UNH Law to screen ‘To Kill a Mockingbird,’ lead discussion on civics

** File ** In this file photo, Gregory Peck is shown as attorney Atticus Finch, a small-town Southern lawyer who defends a black man accused of rape, in a scene from the 1962 movie "To Kill a Mockingbird." The film is among the American Film Institute's best courtroom drama movies. (AP Photo) Anonymous

On Sunday, the New Hampshire Institute for Civics Education will screen To Kill a Mockingbird as part of a multiyear statewide program designed to foster conversations with the public on law, justice, and civics.

The screening will take place from 11 a.m. to 3:30 p.m. at the University of New Hampshire School of Law’s Warren B. Rudman Center for Justice, Leadership, and Public Service in Concord. There will be a break midway through the movie, and a light snack will be provided. The program was made possible with support from New Hampshire Humanities, in partnership with the National Endowment for the Humanities.

New Hampshire Humanities awarded a Community Project Grant to NHICE for film screenings in all 10 New Hampshire counties to start multigenerational conversations through film about law, justice and civics. NHICE selected To Kill a Mockingbird to kick off the Lights, Camera, Civics! program because of the civics, social and justice issues it raises, and its broad appeal to a range of ages and demographics. A local team, consisting of an attorney, a teacher and a high school student will lead the community discussions that accompany all film showings.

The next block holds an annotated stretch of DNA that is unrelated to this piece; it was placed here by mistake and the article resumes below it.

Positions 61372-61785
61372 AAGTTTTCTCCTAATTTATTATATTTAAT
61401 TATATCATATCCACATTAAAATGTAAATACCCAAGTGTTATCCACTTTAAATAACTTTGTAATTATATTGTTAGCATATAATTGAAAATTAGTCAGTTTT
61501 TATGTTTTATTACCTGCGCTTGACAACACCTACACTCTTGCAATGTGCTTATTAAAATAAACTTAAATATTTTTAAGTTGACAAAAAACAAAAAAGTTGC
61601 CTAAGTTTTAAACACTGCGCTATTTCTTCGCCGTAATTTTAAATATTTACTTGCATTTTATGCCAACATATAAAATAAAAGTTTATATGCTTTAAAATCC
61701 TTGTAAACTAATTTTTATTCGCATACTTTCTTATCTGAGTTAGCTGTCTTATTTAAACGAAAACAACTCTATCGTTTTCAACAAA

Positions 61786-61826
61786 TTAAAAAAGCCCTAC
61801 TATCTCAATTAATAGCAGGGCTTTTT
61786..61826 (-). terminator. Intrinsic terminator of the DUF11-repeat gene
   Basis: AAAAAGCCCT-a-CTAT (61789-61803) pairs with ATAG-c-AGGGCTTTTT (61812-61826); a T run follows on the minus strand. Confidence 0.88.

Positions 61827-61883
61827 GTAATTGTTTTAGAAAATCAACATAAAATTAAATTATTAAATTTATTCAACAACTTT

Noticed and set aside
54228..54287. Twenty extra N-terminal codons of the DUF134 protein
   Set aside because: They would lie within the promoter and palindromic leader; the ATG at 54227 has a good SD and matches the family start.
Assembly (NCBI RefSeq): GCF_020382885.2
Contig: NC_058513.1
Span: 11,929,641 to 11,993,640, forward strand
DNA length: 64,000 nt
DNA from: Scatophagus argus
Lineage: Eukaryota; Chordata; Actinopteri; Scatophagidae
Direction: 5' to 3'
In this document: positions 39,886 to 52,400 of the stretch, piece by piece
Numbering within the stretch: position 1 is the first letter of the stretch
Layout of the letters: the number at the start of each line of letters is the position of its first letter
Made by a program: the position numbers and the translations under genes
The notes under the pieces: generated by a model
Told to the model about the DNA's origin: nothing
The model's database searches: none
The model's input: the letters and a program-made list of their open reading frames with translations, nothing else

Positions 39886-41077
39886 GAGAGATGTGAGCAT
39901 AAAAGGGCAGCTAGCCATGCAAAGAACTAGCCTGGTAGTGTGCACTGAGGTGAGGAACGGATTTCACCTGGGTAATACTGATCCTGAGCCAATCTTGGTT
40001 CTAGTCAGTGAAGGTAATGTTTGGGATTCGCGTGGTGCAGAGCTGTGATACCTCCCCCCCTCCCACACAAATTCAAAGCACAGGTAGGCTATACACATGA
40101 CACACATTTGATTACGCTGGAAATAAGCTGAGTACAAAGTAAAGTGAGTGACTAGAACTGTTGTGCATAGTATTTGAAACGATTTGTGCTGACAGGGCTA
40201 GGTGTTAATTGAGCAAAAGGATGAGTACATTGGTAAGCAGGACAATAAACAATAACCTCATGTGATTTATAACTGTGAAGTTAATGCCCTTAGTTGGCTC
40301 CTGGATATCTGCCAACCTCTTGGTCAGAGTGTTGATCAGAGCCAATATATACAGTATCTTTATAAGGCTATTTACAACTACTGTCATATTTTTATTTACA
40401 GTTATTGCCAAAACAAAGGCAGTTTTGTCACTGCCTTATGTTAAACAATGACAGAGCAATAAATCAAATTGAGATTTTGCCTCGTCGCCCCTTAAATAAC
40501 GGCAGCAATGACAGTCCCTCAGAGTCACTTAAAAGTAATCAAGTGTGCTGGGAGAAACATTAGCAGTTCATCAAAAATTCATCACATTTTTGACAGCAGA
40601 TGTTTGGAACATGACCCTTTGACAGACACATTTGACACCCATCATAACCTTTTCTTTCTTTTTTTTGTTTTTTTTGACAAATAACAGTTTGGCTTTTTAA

For the Sunday kick-off event, the team will consist of Patrick Anderson, Colby-Sawyer College humanities professor and film expert; Julia Peabody-Harhigh, Concord High School senior; and NHICE board of trustees member, Civics 603 organizer and former federal prosecutor Dina Michael Chaitowitz.

The organizers of Lights, Camera, Civics! hope that the panel discussions accompanying its film showings will encourage civil conversation on sensitive topics and promote understanding among people with diverse viewpoints. In discussing To Kill a Mockingbird, for example, panelists and audience members will likely discuss racism, intolerance and segregation – the movie’s central themes – as well as how personal opinion affects legal decision-making, and whether and what procedures are in place in the criminal justice system to protect against personal opinion taking hold of a criminal case.

“Movies help us to experience and understand each other and the world around us. They educate and enlighten us. And, they can lead to a meaningful and much-needed civil discourse,” said Martha Madsen, NHICE’s president. “They can serve as a catalyst for meaningful and thought-provoking conversations.”

Harper Lee’s Pulitzer Prize-winning novel came to film in 1962. Set in a small fictitious Southern town during the Depression, local lawyer Atticus Finch, played by Gregory Peck, is appointed to represent a man of color falsely accused of raping a white woman. To Kill a Mockingbird won Academy Awards for Best Actor (Peck), Best Adapted Screenplay and Best Art Direction. The novel was recently adapted for the theater, and the resulting play is currently being shown at the Shubert Theatre in New York City.

The event is free and open to the public, but registration is required. To register via Eventbrite, please visit eventbrite.com/e/nhices-lights-camera-civics-project-kickoff-event-tickets-53841433176 (or go to Eventbrite and search for this event). Contact Martha Madsen at martha@constitutionallyspeakingnh.org for more information about Lights, Camera, Civics!, including how to participate in the program or arrange a showing in your county. Learn more about New Hampshire Humanities at nhhumanities.org.

Jayme Simoes

Author: Insider Staff

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